Matty bailed back to the van to get changed and in the water soon as. Being the wuss I am (I don't surf 6ft bombs just yet, I'm up to 5ft bombs, but give me a year or two and i'll be right there with yah!) I changed into my running gear ready for an early morning run, swim and stretch.

We both ended up running down the beach in search of peaks together. After about 20 minutes of cruising down the beach we stumbled upon a sweet left hand break. With star spangled eyes Matty leashed up and leapt in, making tracks for the peak where there were only a few others out there.

I continued running up the beach keeping a watchful eye on the surf. I ran until my legs couldn't carry me across the crumbling sand anymore. As the sun began to rise, the temperature really warmed up and the sight of the sea started looking ever-more appealing. After a sandy little workout I stripped to my swimming costume and cooled off in the shallows. I must have stayed there just splashing around for a while as the sun soon got pretty hot and with no suncream on, I made tracks back for the van to cook up a feast of a brunch.

After this first proper morning of sunshine, sea and sand, the days kind of blurred into one as the weather got better and the surf got a whole lot more fun! The only bad point was the fact that the pictures became fewer and farther between because I left my camera behind too many times. Instead of peering at everything through a lens, I was enjoying where we were and what we were doing, taking everything in with my bare eyes.

We became so caught up in this easy way of life. The early wake up, the surf check, the coffee and croissants, the exploring, the freedom, the sunshine and the waves. We were so caught up in it all that we forgot about technology, or rather we just didn't need it. After constantly having to check social media sites/the internet every day for work I was well and truly ready to give that up for a bit. It wasn't all that hard really...

We replaced the morning magicseaweed webcam for a surf check with our own eyes. Waking up our sleepy faces with a quick walk/skate up the road to the lookout point, accompanied by a blast of fresh Atlantic Ocean air was a perfect way to start every day.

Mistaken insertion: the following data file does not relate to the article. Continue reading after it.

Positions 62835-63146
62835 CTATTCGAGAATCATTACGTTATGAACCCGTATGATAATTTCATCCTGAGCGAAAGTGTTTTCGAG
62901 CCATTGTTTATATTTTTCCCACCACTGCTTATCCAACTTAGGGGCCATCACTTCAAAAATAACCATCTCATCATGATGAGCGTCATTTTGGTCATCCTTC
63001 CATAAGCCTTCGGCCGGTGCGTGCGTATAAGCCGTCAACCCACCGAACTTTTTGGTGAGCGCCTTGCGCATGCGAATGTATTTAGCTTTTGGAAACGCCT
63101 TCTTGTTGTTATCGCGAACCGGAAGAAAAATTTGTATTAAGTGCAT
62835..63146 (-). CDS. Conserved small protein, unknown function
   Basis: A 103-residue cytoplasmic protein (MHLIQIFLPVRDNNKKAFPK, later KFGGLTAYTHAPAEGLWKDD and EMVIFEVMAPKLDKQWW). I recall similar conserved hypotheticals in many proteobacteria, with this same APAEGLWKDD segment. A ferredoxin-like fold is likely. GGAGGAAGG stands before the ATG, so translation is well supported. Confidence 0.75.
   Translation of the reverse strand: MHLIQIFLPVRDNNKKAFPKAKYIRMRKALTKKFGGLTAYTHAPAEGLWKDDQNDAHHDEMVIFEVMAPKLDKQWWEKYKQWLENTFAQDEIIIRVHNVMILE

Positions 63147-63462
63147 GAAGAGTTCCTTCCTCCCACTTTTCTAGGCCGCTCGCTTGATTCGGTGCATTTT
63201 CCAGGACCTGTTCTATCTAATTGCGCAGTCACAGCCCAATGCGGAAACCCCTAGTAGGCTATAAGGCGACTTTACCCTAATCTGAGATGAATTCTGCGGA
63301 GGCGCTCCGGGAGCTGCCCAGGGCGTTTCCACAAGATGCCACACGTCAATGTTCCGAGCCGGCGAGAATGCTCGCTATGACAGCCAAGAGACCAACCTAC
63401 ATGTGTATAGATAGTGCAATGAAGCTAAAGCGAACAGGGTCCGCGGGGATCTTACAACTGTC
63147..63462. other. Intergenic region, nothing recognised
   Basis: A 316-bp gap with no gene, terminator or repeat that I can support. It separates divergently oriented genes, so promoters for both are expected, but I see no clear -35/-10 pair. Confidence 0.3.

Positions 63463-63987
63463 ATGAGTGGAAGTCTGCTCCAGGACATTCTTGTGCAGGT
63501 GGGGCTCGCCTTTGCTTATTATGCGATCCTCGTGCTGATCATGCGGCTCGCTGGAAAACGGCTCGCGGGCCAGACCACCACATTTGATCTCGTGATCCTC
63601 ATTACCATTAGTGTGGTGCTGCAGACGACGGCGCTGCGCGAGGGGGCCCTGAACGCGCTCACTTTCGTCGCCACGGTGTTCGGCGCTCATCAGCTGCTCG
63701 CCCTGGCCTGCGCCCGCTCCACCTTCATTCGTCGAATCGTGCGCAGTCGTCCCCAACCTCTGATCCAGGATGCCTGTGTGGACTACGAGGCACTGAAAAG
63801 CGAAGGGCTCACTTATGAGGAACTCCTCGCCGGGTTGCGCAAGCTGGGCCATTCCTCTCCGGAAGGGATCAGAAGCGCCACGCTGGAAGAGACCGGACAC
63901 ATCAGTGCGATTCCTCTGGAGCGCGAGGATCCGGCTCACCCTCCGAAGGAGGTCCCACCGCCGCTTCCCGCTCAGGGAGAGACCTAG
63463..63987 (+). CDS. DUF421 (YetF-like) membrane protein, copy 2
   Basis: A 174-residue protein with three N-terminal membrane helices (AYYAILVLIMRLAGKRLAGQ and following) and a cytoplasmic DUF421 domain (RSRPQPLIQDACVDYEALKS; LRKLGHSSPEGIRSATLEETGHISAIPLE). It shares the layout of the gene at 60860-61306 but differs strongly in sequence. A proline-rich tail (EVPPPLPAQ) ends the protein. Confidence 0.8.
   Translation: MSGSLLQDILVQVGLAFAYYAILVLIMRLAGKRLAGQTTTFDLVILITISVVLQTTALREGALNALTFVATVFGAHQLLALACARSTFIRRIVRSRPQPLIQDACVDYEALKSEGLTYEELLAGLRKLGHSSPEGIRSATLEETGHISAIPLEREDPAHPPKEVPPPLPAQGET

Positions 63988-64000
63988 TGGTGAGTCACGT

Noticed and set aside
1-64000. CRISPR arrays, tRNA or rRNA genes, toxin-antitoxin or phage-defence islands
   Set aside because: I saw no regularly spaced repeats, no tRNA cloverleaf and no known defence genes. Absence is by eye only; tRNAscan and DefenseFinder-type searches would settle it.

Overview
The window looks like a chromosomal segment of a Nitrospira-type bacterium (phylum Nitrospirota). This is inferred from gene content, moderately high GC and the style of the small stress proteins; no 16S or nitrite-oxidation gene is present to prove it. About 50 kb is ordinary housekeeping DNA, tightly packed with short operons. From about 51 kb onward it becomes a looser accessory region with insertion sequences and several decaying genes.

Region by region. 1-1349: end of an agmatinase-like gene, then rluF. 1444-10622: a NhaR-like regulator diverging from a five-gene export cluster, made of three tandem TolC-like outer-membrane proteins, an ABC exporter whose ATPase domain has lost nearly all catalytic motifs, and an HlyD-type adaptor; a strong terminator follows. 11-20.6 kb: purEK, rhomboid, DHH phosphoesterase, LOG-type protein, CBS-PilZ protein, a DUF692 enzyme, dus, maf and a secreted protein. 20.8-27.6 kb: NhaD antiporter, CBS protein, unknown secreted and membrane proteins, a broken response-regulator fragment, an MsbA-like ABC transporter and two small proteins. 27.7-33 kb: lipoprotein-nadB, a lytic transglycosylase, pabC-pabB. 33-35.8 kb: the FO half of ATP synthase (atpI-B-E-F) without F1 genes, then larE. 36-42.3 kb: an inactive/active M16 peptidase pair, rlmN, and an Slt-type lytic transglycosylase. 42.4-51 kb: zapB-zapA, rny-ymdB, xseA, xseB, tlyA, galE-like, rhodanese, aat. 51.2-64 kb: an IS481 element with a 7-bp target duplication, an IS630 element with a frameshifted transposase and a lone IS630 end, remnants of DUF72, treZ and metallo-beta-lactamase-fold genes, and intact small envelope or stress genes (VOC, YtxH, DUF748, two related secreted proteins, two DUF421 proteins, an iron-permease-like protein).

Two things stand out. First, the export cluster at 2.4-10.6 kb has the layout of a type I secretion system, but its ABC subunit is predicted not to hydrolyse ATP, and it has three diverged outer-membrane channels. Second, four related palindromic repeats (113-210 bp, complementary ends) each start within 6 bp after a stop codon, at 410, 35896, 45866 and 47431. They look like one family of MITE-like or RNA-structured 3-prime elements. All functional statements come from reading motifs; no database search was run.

Waking Up In Biscarosse

The next morning we woke with the sunrise, albeit a bit of a cloudy one. I opened the van to the sight of the pine trees towering overhead.

The aire de camping was busy but there were only a few campers up and ready and taking their first sip of coffee in the dewy morning.

We cycled up to the beach to check the surf, which was non-existent, we knew the surf was supposed to be picking up but that wasn't until later in the evening. A little downhearted, we walked along the beach breathing in the fresh morning sea air, which immediately lifted our spirits. We walked as far as we could until our belly's started gurgling and a cup of tea and croissant started calling.

We trundled back across the beach, enjoying the feel of the pillowy soft layers of golden sand crumbling under our toes.  Over a breakfast of tea, croissants, jam and fruit, we decided to continue heading further south, where a couple of our friends were camping.

After packing everything up, we set out down the coast for another substantial drive in search of surf and good friends.

We arrived at Les Casernes in the early afternoon where we met and caught up with our mateys. The surf had picked up a ridiculous amount since our morning in Biscarosse and was now too big for the beach breaks; closing out completely. We decided to grab a couple of beers and head down to the beach for the sunset all the while scouting out some surfable breaks for the morning. We found some old World War II bunkers and gaped at the vast expanse of golden beach up and down the coast.

Whilst enjoying a couple of beers in the sand below the bunkers, we watched the heavy closeouts crashing on the shoreline, and plotted our plan of attack on the French beach breaks over the next few weeks. I was well and truly ready for noodle arms, jelly legs, salt water in my hair and the sun on my skin.